Car & Driver reports that the Barracuda will indeed make a comeback. It says Chrysler Group plans to replace the Challenger in 2015 and join the Viper in SRT’s expanding range.
According to the publication, the new ‘Cuda will bear no resemblance to the model it replaces. That’s because the current Challenger is based on a version of Chrysler’s LX platform, which was “borrowed” from Mercedes-Benz during the Daimler era and also underpinned the Dodge Magnum and Charger and the Chrysler 300.
The platform is deemed too big for a modernBarracuda, which is expected to be more than eight inches shorter than the Challenger and feature a wheelbase reduced by six inches making it similar in size to the Ford Mustang. It is also said to shed up to 350 pounds (160 kg) over the Challenger.
With partnerFiatneeding a rear-wheel drive platform for its Maserati, Alfa Romeo and Lancia brands, it makes sense for the group to develop a more compact RWD architecture that will not feel cumbersome in overseas markets.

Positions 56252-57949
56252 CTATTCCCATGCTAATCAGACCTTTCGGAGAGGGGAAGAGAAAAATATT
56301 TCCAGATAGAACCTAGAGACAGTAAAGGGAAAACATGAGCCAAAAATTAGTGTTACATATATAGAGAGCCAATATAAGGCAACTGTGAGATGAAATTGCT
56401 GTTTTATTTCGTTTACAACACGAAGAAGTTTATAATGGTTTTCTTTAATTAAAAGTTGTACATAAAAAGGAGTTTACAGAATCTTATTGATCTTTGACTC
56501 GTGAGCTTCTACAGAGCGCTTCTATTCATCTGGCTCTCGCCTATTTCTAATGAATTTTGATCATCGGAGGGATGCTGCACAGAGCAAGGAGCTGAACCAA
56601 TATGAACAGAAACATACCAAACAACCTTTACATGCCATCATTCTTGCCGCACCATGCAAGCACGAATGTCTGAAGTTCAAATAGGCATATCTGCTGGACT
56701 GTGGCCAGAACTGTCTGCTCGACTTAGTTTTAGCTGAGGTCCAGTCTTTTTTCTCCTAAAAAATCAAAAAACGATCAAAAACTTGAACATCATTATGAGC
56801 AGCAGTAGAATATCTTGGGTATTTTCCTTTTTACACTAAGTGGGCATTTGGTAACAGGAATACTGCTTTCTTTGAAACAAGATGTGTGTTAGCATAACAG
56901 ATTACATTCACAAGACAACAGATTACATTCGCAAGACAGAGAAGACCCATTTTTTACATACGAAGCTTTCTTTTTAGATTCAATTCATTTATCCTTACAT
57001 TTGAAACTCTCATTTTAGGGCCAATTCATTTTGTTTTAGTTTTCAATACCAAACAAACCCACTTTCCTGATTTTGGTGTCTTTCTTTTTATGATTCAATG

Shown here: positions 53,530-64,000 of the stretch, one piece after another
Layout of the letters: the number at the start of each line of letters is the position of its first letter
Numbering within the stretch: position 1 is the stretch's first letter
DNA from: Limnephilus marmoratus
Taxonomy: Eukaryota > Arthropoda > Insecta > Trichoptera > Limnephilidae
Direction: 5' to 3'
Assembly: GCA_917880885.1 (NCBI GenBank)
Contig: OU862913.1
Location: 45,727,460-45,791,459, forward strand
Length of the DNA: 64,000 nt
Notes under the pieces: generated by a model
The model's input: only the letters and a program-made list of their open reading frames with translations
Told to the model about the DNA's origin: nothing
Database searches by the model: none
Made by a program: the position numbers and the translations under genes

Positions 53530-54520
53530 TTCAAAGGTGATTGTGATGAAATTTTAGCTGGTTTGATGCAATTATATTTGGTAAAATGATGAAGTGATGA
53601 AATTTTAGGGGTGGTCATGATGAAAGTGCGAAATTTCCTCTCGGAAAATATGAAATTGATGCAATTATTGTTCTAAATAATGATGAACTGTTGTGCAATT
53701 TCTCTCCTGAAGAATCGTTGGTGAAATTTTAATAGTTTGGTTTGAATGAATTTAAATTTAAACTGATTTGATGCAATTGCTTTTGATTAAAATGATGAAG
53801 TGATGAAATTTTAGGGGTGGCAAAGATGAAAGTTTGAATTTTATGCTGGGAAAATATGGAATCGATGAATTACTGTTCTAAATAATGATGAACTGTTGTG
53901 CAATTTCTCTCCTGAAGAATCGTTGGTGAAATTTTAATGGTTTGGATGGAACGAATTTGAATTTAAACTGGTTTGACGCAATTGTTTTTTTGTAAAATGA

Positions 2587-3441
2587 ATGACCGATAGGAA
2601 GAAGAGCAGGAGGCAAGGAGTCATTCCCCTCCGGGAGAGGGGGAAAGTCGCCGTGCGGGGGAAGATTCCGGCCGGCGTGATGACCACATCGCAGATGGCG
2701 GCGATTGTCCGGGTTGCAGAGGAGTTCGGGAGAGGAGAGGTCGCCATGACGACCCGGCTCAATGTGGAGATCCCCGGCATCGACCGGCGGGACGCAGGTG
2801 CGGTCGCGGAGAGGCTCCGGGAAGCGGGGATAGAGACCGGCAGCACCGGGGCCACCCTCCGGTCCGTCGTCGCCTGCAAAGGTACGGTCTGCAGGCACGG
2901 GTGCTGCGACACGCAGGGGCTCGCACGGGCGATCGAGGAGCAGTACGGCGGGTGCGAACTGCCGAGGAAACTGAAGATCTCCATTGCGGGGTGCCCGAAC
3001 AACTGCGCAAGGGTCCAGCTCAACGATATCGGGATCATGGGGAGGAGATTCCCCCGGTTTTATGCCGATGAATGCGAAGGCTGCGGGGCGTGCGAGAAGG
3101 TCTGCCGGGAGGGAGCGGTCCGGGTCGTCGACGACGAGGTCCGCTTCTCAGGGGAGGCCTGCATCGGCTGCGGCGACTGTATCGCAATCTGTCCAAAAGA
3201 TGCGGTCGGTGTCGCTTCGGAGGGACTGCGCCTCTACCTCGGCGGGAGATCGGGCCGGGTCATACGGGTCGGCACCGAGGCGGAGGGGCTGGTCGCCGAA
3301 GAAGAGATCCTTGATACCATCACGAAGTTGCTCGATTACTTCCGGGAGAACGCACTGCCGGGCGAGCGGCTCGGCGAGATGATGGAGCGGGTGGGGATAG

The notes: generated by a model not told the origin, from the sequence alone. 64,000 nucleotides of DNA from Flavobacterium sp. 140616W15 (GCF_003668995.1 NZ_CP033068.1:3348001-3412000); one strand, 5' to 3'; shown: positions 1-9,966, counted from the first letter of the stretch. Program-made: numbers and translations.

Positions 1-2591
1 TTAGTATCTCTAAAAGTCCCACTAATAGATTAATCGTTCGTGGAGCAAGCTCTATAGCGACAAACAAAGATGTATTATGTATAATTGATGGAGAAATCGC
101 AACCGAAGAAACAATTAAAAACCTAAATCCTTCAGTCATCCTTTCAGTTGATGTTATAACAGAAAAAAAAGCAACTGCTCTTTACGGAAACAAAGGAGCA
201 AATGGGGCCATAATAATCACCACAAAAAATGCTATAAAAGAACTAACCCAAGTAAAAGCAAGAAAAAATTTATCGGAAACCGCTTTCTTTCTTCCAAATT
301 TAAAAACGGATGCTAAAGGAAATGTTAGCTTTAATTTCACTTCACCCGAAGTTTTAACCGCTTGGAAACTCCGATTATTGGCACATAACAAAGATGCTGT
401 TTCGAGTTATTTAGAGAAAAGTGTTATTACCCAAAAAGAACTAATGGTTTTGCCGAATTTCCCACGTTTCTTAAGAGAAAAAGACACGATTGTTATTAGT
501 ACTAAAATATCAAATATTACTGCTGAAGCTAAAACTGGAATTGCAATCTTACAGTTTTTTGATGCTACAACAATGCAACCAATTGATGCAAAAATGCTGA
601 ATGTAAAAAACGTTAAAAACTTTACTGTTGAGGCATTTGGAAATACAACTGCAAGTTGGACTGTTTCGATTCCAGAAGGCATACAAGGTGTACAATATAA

(vía Blog dos Carros Antigos)
Is there room in the U.S. market for an another retro-style muscle car? According to Ralph Gilles, Chrysler’s chief designer and boss of the Dodge brand, the answer to that question is yes. At last week’s SEMA aftermarket show in Las Vegas, Gilles told show-goers at the Mopar stand that he is “seriously thinking of how to revive the Plymouth Barracuda.”
“There’s a lot of pressure on us to bring the ‘Cuda back,” said Ralph Gilles. Speaking with reporters he added that “the customers have (been) stomping their feet for it.”
Being that the Plymouth brand was phased out from the Chrysler Group’s portfolio back in 2001, if the ‘Cuda were to be revived, it would probably be marketed under the Chrysler brand. And like the original 1970s model, it would be based off the current Dodge Challenger.
This is not the first time that Chrysler Group has toyed around with the idea of bringing back the ‘Cuda nameplate, but due to ownership changes and of course, last year’s bailout, the company was forced to put all plans on hold.